A Star is Born

Year of Release: 2018      Directed by Bradley Cooper.  Starring Lady Gaga, Bradley Cooper, Sam Elliott, and Anthony Ramos.

Sometimes there’s a film, and it’s the film for its time and place. It fits right in with the zeitgeist and has enough going for it that nearly everyone becomes swept up with it, celebrating its great achievements. A Star is Born may be that film. It certainly wants to be that film, and in nearly every scene it bends over backwards in its attempts to do so.

The fourth cinematic incarnation of a talented ingenue discovered by a famous artist has a lot to commend it. The song performances are amazing, the acting intense and emotional, the drama engaging and tragic with direction that mirrors each scene’s emotions precisely.

I could never escape the feeling that it was one giant collage of Oscar clips, with each scene edited for maximum impact in a twelve second clip at the ninety-first Academy Awards.

That style of storytelling works surprisingly well for the first act, in which veteran country music singer Jackson Maine (Bradley Cooper) stumbles upon Ally (Lady Gaga) performing in a nightclub. Impressed by her talent, he flirts with her and spends the night talking to her, culminating in him inviting her to perform in his next show. She says no, so he has his driver stalk her the following day until she changes her mind and quits her job for a one-night performance.

If Jack’s behavior seems creepy, the film wants us to know it’s okay, firstly because she playfully calls him out on it, secondly because he doesn’t hide that he’s an alcoholic, so he’s being honest, and thirdly because Jack is not aggressively sexist like some of the other jerks in the bar. It might be the most pathetic tie-in to the #metoo movement I’ve seen in a recent film, especially considering not a single male character is capable of listening to Ally, other than her friend and coworker Ramon (Anthony Ramos). To be fair, the film portrays most of these scenes from Ally’s perspective, but it wants to have its cake and eat it by portraying Jack’s behavior as a sort of meet cute routine.

The second and third acts follow the predictable beats for a story of a fading, depressed, alcoholic star and a quickly rising sensation, both of whom fall in love with each other. There’s the honeymoon romance, the temporary estrangement, irrational jealousy, and heartbreaking setbacks. There’s a strong supporting turn from Sam Elliott who has a “surprising” relationship to Cooper’s Jack. There’s a light critique of the showbiz industry and the unhealthy side of fame that doesn’t in any way threaten the status quo of the entertainment world.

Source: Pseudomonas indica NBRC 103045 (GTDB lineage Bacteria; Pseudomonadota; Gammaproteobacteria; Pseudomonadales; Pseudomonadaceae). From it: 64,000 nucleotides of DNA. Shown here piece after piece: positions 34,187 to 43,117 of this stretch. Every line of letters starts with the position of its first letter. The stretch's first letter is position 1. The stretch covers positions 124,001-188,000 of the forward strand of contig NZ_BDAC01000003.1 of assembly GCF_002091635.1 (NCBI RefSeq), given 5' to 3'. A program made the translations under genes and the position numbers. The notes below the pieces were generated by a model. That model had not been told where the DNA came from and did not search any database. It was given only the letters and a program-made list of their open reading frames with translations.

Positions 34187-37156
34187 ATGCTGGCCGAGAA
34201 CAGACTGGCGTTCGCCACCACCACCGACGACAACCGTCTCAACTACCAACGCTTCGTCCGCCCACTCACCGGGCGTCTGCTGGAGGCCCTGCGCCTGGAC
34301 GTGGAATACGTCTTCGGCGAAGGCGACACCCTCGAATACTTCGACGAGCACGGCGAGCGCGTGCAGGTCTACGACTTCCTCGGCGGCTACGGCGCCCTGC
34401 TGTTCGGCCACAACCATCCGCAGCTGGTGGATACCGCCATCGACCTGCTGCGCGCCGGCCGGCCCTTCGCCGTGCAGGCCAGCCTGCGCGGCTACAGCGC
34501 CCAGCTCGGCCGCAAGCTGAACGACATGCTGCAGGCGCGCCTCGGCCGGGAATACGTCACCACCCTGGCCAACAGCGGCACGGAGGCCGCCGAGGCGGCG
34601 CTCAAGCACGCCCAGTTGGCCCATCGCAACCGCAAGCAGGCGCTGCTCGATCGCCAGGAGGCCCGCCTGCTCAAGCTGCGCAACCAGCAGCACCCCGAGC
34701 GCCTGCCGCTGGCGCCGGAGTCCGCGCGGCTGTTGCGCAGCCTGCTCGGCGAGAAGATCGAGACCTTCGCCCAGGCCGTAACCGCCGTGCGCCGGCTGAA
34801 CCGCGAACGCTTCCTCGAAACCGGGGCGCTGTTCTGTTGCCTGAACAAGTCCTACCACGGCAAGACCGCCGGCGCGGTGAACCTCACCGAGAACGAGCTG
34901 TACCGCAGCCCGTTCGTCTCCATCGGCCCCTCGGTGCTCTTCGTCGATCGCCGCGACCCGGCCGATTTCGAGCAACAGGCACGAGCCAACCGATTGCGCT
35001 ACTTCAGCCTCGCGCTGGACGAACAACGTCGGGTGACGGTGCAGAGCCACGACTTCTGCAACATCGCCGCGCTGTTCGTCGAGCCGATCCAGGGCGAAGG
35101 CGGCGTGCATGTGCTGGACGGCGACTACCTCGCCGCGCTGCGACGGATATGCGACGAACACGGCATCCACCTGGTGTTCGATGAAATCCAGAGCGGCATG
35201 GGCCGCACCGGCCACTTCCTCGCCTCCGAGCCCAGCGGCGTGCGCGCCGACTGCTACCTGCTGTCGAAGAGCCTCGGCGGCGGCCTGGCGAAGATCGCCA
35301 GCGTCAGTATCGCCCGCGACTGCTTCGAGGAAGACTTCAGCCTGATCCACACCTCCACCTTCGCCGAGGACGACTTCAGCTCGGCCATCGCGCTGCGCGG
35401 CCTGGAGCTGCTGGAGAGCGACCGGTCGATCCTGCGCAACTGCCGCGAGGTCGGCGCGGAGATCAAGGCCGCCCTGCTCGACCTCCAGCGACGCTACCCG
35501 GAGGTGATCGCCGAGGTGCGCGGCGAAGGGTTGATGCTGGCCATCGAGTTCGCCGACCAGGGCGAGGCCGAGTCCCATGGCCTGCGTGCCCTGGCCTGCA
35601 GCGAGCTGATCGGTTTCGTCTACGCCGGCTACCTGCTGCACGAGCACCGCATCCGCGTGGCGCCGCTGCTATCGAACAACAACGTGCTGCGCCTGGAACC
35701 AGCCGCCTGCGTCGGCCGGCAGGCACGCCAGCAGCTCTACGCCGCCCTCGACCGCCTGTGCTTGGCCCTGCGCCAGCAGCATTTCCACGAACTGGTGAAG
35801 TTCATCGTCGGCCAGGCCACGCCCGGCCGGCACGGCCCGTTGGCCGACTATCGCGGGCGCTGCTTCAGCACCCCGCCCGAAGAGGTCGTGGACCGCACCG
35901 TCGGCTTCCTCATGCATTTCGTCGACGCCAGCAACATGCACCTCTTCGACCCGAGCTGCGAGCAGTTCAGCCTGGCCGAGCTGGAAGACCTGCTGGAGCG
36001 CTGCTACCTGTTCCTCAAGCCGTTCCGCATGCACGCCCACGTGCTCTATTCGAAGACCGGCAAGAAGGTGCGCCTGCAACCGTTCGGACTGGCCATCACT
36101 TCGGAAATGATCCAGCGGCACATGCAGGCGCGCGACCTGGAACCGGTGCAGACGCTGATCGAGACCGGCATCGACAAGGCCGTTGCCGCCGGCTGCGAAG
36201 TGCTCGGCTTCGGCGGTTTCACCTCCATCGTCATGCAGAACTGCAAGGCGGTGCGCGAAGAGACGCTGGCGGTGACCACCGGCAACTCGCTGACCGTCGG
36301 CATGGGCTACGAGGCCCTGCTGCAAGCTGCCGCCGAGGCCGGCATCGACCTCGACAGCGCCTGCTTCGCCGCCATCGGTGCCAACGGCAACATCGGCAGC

In other words, it is the perfect level of mildly self-critical to make Academy members feel thoughtful and introspective while simultaneously making them feel proud both of how inclusive they are and of their valuable contributions to the world.

Lady Gaga gives an electrifying performance (especially when she’s singing) in a role that feels like it was meticulously crafted to win an Oscar, and she’s good enough that I won’t even be upset when it probably happens. Her acting and singing chops just about make the film worth watching.

I have never been the biggest Bradley Cooper fan, and while it is blatant that the film is an egotistical passion project for him, I found his Sam Elliott impression enjoyable and one of his better performances. The scene where Elliott tells Jack (Cooper) that “you stole my voice” is unquestionably on the nose, but I honestly didn’t mind.

The biggest problem for me was how hard the film labors in nearly every scene to win the Oscar, knowing that there is a very good chance it may succeed. In addition to the quasi-critiques of unethical producers and the faint connections to #metoo and #timesup, there’s the requisite sad ending to tell us we watched something profound, even though said ending could have easily been avoided with more believable writing. And of course, the entire film is about show business, the Academy’s favorite subject. In short, it’s the Oscariest batiest movie ever.

And you know what? Lady Gaga, Bradley Cooper, and Sam Elliott all clearly have such a great time with their roles, that I kind of ended up having one too, and I almost didn’t even care that this is an emotionally manipulative pile of Oscar bait, which will steal all year-end discussion from the actual best movie musical of 2018.

 

Personal recommendation: B-

Content Advisory: Fleeting nudity, non-graphic sexual encounters, and occasional rough language.                             MPAA rating: R

Suggested audience: Adults

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